It all started with Gumbo, those bowls of southern soul. They sparked an interest in a place which otherwise might have gone unconsidered. But the more I researched the home of Gumbo the more I realised that this place had everything I’d been searching for and everything I was looking to experience. A city often in the path of Mother nature, well-known for tragedy and hardship, yet beaming with life and energy. New Orleans became the oracle of this trip, the place we had to see to understand.
We arrived in New Orleans on about two hours sleep, the result of a regrettable decision to have a ‘few’ beers before our 2am flight from New York. However, standing outside our Hostel, India House, I was immediately impressed. Old bikes stood chained to quaint street lamps which stood proudly either side of the Hostel entrance. A few stone steps led up to a charming porch lined with white stone pillars were ‘Tandy’ the hostel cat lay basking in the morning sun. The building itself was mustard yellow, an unusual choice I thought, but one which undoubtedly worked. Inside the hostel the green walls were adorned with graffiti, artwork and inspiring messages left by previous visitors. The paint was peeling from the walls which seemed to add to the rooms antique character. Old wooden furniture was spread sporadically across the common room and old bottles of liquor stood pompously on shelves which lined the walls.
We dumped our rucksacks, freshened up and headed straight out. They best way to get around in New Orleans is via the brilliant StreetCar system. Not only are the red and green trams attractive machines, but they run regularly and are dirt cheap. We purchased a day rider for $3 and sat back as the tram crawled towards the French Quarter. As the sign for Bourbon Street appeared to our left we hopped of the StreetCar and headed towards what looks merely like a side street. On the contrary, Bourbon street is the main vein from which the French Quarter expands. There is an instant feeling that you are somewhere unlike anywhere else you’ve ever visited. Even at midday the street flows to the beat of live music. It’s a hub of in your face bars, large restaurants, quirky souvenir shops and not at all conspicuous strip clubs. It’s simply a place to have a good time and it isn’t pretending to be anything else. We found a courtyard set back from the street were a man in sunglasses sat playing piano on a small stage. In here we ordered a welcome refreshment and sat down to a New Orleans’ staple, the Po Boy. Spicy Shrimps on crusty bread served with a head banging Hurricane cocktail. Our server enlightened us a little further on her beloved home town. Her cocktails were tame compared to most, she explained, the ironically named ‘Hurricane’ cocktail was invented at ‘Pat O’Brian’s’ an Irish establishment further down the street and by the sounds of it everyone has their own slightly different version. She pointed us towards Frenchman street as a place to experience the real New Orleans and watch authentic local Jazz. We made a note, said our goodbyes and headed back to the hostel to rest up for the night ahead.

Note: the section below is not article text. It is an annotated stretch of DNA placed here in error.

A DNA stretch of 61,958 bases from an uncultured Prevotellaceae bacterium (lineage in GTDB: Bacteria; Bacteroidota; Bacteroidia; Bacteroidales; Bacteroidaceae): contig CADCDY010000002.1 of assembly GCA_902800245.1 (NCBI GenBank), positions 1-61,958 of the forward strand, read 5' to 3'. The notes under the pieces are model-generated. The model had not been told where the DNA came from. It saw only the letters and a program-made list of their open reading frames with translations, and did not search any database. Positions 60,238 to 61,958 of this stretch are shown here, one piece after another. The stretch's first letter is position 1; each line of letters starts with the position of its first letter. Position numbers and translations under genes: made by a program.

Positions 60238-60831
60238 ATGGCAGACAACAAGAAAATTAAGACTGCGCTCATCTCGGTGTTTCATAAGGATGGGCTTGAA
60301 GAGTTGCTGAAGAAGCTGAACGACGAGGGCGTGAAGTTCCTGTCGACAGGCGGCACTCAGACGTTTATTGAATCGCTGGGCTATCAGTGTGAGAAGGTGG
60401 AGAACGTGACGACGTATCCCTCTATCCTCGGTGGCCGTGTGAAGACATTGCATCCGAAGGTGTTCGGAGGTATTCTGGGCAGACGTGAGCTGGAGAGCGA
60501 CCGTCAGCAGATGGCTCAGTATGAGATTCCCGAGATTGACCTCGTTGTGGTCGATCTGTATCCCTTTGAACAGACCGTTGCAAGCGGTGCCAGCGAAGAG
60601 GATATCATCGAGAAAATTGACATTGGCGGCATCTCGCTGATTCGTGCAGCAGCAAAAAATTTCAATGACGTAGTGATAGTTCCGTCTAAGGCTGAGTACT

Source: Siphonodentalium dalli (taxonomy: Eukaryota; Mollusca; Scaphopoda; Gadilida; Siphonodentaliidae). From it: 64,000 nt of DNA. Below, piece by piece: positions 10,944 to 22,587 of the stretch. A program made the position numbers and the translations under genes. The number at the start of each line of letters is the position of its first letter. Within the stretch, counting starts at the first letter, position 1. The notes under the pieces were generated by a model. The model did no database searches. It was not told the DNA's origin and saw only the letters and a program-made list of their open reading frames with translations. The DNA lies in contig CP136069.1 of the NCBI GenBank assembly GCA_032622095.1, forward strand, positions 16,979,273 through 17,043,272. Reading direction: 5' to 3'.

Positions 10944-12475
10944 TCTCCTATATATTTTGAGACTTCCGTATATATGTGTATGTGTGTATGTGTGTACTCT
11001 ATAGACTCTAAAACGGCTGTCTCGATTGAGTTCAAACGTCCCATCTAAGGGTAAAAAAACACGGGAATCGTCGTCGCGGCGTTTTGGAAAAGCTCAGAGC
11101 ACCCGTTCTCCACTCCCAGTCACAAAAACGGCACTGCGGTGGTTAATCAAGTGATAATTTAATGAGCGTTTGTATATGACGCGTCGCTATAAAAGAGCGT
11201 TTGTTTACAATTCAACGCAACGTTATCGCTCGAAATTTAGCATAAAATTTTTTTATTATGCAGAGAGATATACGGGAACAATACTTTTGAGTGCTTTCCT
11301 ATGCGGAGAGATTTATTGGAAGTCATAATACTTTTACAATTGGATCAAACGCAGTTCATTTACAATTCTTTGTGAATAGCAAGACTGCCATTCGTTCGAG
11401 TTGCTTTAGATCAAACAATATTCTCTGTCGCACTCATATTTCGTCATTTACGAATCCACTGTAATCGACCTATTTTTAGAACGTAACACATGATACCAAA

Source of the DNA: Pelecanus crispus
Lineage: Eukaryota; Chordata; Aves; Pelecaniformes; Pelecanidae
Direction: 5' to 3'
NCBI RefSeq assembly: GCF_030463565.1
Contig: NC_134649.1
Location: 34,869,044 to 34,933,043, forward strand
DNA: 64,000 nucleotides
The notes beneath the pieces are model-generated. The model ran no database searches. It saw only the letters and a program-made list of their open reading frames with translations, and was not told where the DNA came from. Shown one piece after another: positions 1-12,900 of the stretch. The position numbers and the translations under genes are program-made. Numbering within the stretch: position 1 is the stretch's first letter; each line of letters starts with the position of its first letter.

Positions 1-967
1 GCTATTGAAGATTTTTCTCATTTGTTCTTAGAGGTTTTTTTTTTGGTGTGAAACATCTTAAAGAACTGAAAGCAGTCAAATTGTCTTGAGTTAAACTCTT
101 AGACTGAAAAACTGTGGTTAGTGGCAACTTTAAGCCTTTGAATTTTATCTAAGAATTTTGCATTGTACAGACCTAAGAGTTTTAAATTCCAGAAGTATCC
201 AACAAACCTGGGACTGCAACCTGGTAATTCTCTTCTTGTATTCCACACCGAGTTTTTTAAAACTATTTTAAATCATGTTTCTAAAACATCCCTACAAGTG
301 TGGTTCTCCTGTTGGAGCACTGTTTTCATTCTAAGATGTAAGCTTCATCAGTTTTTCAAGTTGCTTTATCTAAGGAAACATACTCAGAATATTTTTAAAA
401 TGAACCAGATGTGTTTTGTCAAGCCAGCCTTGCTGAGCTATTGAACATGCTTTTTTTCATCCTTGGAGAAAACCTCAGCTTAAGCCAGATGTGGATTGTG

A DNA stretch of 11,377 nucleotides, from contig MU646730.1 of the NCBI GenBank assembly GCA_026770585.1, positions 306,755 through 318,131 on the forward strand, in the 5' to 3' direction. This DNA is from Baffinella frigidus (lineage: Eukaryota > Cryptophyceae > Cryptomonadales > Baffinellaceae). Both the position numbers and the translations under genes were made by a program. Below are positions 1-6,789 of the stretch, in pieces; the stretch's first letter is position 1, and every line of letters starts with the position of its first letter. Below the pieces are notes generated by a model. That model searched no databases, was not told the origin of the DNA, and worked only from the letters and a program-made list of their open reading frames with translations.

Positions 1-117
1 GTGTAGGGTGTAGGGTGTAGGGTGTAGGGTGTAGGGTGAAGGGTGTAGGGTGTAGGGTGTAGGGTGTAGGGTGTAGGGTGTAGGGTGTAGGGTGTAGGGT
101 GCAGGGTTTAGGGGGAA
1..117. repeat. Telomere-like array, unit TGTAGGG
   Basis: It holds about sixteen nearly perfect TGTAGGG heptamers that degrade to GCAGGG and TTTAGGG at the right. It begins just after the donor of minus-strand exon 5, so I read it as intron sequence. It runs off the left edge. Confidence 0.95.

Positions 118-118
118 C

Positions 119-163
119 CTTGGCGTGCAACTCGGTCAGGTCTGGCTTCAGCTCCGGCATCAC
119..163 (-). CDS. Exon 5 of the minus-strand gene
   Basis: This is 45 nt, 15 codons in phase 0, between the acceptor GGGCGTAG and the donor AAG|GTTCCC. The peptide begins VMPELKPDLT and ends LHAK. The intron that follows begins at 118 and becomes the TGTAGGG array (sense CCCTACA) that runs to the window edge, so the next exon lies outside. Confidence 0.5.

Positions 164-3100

The brilliance of Hostel life is epitomized at India House. By the time we awoke in the evening the courtyard outside was getting busy with fellow backpackers preparing for the night ahead. The grill in the courtyard had fired up and a chef was rustling up a rustic Cajun pasta dish. It smelled far to good to turn down. After drinks with fellow backpackers, a group of English girls and two guys from New Zealand, we headed out as a big group towards Bourbon street. At night Bourbon steps it up a level. Bars aglow with fluorescent signs which hang above the entrances and music erupts from every doorway. The beauty of Bourbon is that you can drink on the street, we bought ourselves a Hurricane and ambled through the crowds. Virtually no one is without a cocktail of some kind. It becomes a bit of a challenge to weave around the street, avoiding staff trying to drag you in to their bar or pour a rather overpriced shot down your throat. scantily clad girls give the eyes to entice you in to strip clubs but with only a lingering gaze we managed to trundle on up the street. We headed to Tropical Isle, a long thin bar famous for its ‘Hand Grenade’ cocktails served in a tall bright green cup. They would not disclose their secret recipe or even what was in it, but we drank more than our fill and I woke up in a sweaty haze in the hostel.
After a lifesaving breakfast of Cajun Omelette and very strong coffee I headed out with Ste to explore the rest of the French quarter. Once you venture from the hub of Bourbon Street its tributaries prove to be the real delight of the French Quarter. The brilliance of the architecture is immediately obvious. Every building is a different colour from the next which allows the uniqueness of each to stand out. The buildings are festooned with elaborate ironwork over which colourful flowers are draped. Despite being known as the French Quarter the architecture is actually built according to Spanish colonial flavours. After two fires in the late 1700’s most of the traditional French architecture was destroyed leaving the colony’s new Spanish leaders to rebuild it according to their tastes.